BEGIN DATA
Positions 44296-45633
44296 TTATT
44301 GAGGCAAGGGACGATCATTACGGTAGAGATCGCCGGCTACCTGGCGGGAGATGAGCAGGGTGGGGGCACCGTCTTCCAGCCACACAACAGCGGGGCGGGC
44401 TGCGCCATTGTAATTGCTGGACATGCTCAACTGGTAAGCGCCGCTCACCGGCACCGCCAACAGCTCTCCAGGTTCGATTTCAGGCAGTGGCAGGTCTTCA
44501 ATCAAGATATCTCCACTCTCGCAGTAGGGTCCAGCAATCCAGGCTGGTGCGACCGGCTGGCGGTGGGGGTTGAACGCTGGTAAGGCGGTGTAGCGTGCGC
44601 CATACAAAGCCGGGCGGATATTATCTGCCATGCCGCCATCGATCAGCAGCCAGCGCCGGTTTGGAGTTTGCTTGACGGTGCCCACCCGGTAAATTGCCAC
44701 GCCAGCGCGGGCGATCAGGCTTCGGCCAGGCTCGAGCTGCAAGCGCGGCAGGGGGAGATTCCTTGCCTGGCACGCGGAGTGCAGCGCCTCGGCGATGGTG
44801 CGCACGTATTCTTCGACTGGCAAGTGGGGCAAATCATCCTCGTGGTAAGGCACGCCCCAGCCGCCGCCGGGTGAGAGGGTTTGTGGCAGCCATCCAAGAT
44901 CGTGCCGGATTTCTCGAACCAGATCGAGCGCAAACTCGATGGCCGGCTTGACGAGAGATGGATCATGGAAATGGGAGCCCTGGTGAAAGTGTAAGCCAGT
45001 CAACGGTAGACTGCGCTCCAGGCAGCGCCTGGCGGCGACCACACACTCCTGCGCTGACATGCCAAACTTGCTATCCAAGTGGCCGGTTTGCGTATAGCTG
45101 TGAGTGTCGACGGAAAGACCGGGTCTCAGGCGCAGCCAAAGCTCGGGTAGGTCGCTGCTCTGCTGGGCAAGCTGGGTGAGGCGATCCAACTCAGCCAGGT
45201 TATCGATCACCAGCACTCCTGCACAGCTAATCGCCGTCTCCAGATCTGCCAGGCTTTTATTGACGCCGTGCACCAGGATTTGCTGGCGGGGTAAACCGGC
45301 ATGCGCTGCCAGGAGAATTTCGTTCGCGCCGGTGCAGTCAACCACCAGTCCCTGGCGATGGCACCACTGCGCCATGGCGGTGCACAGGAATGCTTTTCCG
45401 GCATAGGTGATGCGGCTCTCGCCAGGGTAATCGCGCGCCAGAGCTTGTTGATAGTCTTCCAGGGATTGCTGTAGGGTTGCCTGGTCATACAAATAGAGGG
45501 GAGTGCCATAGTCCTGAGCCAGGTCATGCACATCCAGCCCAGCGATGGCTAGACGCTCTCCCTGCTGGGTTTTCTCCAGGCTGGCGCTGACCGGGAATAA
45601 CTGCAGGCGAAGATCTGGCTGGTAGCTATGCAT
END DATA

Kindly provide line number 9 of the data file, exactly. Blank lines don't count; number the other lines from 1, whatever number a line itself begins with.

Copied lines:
44901 CGTGCCGGATTTCTCGAACCAGATCGAGCGCAAACTCGATGGCCGGCTTGACGAGAGATGGATCATGGAAATGGGAGCCCTGGTGAAAGTGTAAGCCAGT